FYI, my divorce lawyers came up with a good approach that should address both sides of the concerns brought up here so now I'm just acting a devil's advocate for this current debate since I'm responsible for starting it.
I've been trying to analyze this specific clause for a while now. I agree with PayrolGuy that "denies" is a pretty critical key word. It's the end of the sentence that actually ends up needing some more breakdown for me. For the sake of argument, if it was my personal workstation, then by definition, it is NOT "available to any other user" and therefore this clause may not apply in that situation.
However, then to what time length does "available" extend to? If someone is eventually hired to take my place and is supposed to use my former workstation, then that computer then becomes "available" to that user, but certainly no longer to me. Can the law still apply that far down the road? We have to consider what's reasonable expectations for normal employer/employee separation of work relations.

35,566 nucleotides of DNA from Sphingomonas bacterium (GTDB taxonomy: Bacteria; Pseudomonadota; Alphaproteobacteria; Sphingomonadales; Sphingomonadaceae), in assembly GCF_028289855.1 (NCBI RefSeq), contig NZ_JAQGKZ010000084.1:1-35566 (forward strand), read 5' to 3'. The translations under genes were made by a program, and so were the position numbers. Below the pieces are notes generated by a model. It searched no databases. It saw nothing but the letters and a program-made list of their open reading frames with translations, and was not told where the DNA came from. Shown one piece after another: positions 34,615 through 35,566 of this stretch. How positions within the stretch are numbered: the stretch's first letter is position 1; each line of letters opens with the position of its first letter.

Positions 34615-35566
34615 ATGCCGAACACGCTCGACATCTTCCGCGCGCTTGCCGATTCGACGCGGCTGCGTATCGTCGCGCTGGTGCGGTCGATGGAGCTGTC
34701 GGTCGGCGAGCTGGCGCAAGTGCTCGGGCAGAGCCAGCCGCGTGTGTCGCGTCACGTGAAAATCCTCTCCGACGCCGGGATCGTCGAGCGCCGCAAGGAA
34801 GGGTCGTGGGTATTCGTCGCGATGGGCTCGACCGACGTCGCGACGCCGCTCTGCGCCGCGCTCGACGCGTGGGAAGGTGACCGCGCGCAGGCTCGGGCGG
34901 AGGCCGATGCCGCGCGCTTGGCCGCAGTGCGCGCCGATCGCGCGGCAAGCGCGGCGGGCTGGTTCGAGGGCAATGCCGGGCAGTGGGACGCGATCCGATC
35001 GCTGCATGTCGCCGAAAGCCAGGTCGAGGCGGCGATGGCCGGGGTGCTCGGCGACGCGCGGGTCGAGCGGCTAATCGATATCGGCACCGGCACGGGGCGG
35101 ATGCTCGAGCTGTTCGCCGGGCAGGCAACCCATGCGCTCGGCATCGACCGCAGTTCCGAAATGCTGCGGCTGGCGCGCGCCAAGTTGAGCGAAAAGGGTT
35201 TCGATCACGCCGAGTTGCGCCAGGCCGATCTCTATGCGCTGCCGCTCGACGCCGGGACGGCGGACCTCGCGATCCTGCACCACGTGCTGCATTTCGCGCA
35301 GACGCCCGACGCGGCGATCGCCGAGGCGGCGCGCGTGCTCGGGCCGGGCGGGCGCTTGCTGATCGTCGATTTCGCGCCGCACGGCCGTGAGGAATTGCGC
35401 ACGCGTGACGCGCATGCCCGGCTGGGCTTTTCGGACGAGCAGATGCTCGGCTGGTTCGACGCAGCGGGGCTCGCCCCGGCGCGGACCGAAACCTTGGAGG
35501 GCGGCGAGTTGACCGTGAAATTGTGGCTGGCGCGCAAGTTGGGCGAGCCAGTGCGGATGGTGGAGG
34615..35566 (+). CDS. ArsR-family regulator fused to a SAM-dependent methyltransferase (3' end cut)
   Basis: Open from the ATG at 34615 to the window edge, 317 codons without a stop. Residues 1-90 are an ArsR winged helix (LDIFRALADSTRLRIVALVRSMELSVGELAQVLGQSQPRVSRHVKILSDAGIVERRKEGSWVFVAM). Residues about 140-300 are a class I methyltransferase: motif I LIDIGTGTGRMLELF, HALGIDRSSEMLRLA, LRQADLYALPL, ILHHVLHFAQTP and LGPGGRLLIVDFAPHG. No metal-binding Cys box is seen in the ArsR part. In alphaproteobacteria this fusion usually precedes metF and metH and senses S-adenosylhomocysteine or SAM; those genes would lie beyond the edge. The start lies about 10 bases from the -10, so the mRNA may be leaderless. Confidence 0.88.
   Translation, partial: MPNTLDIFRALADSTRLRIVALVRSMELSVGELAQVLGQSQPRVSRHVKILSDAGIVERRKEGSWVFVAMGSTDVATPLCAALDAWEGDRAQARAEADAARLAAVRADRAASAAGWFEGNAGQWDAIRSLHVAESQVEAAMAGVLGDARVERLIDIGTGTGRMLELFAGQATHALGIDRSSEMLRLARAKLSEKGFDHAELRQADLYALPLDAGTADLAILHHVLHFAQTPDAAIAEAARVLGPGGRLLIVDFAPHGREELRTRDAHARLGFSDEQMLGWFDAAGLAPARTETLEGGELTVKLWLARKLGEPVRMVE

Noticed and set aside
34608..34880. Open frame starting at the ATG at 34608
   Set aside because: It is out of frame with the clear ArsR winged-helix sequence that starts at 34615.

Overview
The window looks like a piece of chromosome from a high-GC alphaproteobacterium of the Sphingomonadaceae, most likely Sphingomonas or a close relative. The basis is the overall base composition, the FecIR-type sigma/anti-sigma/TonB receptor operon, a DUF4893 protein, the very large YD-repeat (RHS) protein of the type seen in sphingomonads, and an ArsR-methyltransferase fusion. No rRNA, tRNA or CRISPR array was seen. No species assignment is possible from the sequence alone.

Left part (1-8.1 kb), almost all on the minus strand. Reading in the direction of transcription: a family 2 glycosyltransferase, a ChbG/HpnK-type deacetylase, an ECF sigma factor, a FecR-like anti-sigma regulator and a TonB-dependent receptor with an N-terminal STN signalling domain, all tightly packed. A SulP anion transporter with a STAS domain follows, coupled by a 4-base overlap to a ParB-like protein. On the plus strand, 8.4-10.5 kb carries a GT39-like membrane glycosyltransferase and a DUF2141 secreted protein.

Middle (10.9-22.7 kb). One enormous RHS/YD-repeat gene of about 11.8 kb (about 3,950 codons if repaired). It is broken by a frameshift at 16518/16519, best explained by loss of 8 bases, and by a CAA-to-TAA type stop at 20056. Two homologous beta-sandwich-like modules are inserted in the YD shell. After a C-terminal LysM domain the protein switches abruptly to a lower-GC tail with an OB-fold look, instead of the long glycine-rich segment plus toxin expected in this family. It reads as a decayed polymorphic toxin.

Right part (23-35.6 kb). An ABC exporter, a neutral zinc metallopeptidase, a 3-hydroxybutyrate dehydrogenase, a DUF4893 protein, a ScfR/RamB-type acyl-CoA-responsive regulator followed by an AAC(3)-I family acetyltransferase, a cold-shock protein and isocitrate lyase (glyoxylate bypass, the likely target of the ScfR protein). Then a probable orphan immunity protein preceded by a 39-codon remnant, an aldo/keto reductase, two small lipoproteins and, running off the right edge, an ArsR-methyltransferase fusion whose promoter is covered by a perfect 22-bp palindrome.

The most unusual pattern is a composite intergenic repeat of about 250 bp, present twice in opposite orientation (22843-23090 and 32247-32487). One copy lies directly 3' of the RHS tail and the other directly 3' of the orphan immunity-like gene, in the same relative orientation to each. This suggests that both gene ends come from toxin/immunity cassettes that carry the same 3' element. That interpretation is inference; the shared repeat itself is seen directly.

Also, it is an awkward wording since I read it as they meant actively causing new problems as per their specific example of "access to the Internet" which would mean like I somehow after getting fired figured out how to remotely shut off her internet.
Anyway, like I said, this issue has now been handled in a wholly different way so this above is no longer a real-life situation, but it would still be nice to come to a consensus for future reference.
FYI, it also occurs to me just now that I definitely set up her workstation to access mine when I first set everything up so she DEFINITELY has the password saved on her own computer... LOL...